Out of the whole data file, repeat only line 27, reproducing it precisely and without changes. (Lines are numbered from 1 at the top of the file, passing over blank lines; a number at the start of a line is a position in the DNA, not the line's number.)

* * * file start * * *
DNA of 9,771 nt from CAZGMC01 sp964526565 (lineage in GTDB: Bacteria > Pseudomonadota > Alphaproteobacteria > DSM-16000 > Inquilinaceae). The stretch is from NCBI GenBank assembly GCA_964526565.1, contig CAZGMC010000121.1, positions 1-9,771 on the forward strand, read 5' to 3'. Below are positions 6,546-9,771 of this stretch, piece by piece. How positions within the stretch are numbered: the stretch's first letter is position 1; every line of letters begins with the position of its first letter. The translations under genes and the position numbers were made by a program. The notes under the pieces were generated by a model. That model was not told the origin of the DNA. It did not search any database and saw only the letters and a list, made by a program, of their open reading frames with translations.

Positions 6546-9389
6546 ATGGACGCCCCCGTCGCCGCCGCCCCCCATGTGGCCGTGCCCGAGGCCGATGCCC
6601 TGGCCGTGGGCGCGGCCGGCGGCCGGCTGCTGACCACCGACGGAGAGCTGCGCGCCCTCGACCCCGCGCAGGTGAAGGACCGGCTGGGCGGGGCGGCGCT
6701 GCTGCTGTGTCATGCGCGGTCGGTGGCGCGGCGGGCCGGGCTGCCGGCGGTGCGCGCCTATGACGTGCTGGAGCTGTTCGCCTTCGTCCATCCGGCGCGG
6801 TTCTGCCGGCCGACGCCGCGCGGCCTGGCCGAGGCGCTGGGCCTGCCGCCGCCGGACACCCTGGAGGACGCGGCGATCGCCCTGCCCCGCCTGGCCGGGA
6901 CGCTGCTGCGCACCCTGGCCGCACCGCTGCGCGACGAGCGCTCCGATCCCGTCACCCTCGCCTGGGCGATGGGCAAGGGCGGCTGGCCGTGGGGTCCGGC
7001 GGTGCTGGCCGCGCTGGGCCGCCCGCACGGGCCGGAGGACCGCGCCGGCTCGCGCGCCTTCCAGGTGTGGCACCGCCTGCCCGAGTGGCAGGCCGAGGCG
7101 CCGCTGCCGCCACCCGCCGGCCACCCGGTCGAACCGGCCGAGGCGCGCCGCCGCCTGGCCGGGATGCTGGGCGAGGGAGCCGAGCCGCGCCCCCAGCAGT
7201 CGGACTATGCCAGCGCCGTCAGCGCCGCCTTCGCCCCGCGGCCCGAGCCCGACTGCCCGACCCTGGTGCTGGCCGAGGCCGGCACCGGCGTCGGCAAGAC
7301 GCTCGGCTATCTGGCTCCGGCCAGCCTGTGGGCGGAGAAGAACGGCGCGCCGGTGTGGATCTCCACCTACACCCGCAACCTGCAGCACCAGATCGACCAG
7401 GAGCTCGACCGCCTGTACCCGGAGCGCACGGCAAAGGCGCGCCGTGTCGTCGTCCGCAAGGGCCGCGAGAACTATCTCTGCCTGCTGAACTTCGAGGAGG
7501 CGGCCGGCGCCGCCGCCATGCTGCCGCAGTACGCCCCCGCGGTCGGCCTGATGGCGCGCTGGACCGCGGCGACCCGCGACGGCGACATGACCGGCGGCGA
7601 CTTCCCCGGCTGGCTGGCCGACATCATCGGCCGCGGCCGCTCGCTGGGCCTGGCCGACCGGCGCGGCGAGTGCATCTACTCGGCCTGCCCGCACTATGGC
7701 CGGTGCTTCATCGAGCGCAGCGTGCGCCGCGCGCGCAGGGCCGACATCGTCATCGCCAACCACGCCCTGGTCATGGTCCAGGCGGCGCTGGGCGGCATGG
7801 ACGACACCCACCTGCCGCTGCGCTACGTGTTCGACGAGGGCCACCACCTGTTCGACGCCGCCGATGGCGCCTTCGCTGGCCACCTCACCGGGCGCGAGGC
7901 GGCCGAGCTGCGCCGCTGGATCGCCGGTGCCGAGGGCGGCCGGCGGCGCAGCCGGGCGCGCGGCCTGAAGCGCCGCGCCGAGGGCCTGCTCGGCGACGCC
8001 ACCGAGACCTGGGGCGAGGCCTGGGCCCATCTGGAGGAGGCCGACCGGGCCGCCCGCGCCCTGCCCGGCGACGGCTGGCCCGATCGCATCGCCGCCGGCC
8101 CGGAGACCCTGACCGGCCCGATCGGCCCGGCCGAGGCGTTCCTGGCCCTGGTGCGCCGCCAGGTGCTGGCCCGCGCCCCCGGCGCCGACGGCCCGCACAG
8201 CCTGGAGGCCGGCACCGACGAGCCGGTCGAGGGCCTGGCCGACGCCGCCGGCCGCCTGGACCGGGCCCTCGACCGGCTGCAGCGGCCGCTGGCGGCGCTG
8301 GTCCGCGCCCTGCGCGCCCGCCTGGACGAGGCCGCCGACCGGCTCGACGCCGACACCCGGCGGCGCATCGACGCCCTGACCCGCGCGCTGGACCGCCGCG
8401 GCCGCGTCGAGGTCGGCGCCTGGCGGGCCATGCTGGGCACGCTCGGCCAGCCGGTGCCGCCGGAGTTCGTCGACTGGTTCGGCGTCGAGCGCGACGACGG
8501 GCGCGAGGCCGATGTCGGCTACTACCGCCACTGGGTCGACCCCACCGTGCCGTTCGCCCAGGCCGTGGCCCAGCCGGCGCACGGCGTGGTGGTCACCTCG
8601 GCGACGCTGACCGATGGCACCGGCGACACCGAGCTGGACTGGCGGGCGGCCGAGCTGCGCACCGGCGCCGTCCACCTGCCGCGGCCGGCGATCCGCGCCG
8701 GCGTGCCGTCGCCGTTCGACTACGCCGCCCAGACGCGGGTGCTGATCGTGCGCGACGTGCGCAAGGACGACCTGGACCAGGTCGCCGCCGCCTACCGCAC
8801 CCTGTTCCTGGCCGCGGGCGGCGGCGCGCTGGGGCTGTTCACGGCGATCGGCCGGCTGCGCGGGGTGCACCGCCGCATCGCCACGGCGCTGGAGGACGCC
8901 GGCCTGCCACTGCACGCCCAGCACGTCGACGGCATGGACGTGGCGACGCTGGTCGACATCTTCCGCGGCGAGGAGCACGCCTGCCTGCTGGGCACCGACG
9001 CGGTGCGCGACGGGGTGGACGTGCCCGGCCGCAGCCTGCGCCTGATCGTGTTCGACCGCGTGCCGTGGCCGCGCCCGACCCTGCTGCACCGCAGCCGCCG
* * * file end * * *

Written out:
8901 GGCCTGCCACTGCACGCCCAGCACGTCGACGGCATGGACGTGGCGACGCTGGTCGACATCTTCCGCGGCGAGGAGCACGCCTGCCTGCTGGGCACCGACG